We all love Pinterest, right? Whether you use Pinterest for your writing business or just for your own personal inspiration board, everyone who is on Pinterest loves Pinterest. And there are still certain Pinterest mistakes we should try to avoid at all costs.
The people who use it primarily for personal use love how easy it is to organize our inspiration: recipes we want to try, clothes we want to sew, things we want to learn, places we want to go. And for those of us who use it for business? Well, it’s pretty hard to beat the traffic that comes from this particular channel. No other social channel really comes close to the return on effort and time spent.
And I know what you’re going to say: Pinterest isn’t really a social channel, it’s a search engine…
Yes, I know that. But it’s a social search engine. It’s not Google, m’kay? We can’t forget the social part.
But I digress.
As awesome as Pinterest is, it can only be as good as it’s users, right?
It wouldn’t be very good as an inspirational cork board or as a marketing tool if all it ever served up were dead links and spam, right? No one would ever use it.
So, to help with that, here is a list of Pinterest mistakes for you to avoid:
Five things you should never, ever pin on Pinterest.
I know, sometimes it can be hard to tell whether or not a pin has been stolen. Especially if you are just running through Pinterest for a few minutes to save some things and not actively searching for anything. However, of all the Pinterest mistakes you could make, this one is probably the worst. Pinning or repinning a stolen pin can come with some serious consequences — including getting your entire account shut down. So it’s definitely not worth the risk.
But how can you tell if a pin is stolen?
The easiest way to tell is to see if it leads to what it says it’s going to lead to. Hopefully, the pin in question will have some branding on it somewhere – a logo or a watermark or something that tells you who the original belongs to. If the pin leads to any other site, then it’s likely stolen. At that point, your best bet is to either search for a different pin to pin or go to the site you were looking for and pin directly from there.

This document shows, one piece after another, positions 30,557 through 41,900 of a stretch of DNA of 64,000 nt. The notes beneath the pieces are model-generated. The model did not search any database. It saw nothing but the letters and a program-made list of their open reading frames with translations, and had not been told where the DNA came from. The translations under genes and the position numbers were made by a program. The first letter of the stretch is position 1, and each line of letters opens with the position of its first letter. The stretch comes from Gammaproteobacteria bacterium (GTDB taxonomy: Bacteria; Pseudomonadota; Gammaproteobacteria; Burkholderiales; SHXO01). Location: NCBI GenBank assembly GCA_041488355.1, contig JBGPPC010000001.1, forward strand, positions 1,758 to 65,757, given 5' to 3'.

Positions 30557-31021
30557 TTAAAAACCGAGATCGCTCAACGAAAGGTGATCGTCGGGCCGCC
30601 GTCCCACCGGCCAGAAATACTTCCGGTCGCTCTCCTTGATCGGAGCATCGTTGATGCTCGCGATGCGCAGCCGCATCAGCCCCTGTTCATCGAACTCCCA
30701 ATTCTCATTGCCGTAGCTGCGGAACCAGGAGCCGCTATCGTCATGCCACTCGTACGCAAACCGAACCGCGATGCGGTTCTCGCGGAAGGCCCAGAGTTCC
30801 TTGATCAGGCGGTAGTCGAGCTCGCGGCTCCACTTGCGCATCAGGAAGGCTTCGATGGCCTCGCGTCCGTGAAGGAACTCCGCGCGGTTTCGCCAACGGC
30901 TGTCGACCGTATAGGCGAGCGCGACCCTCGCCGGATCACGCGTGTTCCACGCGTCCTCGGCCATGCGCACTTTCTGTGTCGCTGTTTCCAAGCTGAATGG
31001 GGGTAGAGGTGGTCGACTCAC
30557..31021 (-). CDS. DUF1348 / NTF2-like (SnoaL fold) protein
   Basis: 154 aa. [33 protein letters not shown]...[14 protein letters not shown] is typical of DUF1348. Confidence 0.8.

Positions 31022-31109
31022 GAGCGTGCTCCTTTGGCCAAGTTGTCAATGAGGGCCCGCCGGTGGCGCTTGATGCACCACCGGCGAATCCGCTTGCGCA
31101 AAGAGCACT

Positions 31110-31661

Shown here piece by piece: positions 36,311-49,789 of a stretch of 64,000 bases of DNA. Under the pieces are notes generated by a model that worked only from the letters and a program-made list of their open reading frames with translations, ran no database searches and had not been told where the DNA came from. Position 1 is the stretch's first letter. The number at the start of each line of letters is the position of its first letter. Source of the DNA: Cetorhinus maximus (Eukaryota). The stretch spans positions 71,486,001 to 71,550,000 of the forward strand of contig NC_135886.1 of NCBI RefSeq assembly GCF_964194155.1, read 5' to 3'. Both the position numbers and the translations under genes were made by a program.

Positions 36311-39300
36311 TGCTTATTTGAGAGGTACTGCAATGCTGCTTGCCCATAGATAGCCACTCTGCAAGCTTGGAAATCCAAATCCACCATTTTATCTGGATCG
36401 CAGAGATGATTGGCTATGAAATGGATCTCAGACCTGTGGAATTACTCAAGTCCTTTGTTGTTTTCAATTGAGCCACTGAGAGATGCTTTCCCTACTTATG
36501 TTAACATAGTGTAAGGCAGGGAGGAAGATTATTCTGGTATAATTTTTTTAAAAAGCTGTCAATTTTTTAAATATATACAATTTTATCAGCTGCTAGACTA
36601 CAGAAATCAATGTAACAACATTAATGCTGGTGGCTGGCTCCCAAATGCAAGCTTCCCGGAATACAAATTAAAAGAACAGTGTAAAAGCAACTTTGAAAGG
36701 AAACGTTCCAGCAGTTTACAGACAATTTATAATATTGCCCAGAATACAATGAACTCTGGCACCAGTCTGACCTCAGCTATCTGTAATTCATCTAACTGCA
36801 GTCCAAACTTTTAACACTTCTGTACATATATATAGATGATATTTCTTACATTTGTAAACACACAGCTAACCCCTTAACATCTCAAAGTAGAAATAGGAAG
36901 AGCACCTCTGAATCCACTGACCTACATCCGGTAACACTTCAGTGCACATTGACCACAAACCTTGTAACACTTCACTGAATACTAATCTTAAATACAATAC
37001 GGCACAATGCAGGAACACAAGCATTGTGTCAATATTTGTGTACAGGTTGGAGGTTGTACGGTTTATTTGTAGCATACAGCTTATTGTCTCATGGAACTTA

You can also let the owner of the original pin know that it has been stolen and send them a link to the pin you’ve found. Although this isn’t required, it would truly be appreciated by most of us.
If you’re not sure and can’t check right away, save the pin to a secret board and come back to it later. That way, there is no way for someone else to come across your pin and report it as stolen before you’ve had a chance to check it out.
Pins that Go Nowhere.
Remember that time you were searching for something and thought you found your answer, only to follow the link right to someone’s homepage instead of to the actual article you wanted? Or worse — following it into a dead end?
Neither of these scenarios is helpful. When people click on a pin in Pinterest, they want to go directly to the recipe or article the pin is promoting. They don’t want to have to start searching around some other website to find their answers.
Once again, the only real way to know for sure if the pin you’re about to pin leads to a good link or a bad link is to check it out. If you’re pinning on the fly and don’t have time at the moment, then again, save it to a secret board to be reviewed later. Better for those pins to just die in secret than to continue to plague the rest of us by getting shared over and over again.
Pins your Ideal Client Doesn’t Care About.
There’s a time and a place for personal and business pins. Does your ideal client care about your fantasy wedding? Or which recipes you want to try? Maybe…but if she isn’t interested in trying those same recipes, then pinning them to your account is not going to help draw her to you. In fact, pinning those things may draw the wrong person to your Pinterest profile. So before you pin or repin anything, you need to think about this: does your ideal client care about this? And would your ideal client follow you if she sees this pin?